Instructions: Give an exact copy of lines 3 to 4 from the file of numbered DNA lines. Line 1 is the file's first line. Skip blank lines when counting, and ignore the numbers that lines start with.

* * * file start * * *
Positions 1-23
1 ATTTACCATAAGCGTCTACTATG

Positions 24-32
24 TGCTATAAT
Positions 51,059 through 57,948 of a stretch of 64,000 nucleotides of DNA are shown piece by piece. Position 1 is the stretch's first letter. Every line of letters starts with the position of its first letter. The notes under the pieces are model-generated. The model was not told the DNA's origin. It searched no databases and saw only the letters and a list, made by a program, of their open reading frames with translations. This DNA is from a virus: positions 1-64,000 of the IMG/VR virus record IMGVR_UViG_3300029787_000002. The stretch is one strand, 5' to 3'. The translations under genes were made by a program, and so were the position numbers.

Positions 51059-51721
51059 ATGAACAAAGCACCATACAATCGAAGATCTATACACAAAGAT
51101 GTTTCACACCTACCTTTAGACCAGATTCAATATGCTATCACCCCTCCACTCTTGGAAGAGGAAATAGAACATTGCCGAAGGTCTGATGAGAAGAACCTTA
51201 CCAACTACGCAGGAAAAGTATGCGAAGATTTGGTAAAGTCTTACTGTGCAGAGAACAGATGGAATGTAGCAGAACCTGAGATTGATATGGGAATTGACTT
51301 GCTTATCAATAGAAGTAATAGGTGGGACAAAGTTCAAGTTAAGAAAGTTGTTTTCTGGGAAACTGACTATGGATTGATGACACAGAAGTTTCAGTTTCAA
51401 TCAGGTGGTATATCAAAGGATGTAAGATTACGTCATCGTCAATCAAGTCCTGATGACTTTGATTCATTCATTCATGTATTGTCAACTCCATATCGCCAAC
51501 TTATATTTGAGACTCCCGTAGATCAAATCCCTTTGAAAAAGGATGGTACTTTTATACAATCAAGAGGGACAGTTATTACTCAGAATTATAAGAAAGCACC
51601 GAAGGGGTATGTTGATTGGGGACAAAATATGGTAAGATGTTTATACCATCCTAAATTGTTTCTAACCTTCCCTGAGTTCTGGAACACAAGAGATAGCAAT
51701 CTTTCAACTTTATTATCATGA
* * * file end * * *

Positions 24-32
24 TGCTATAAT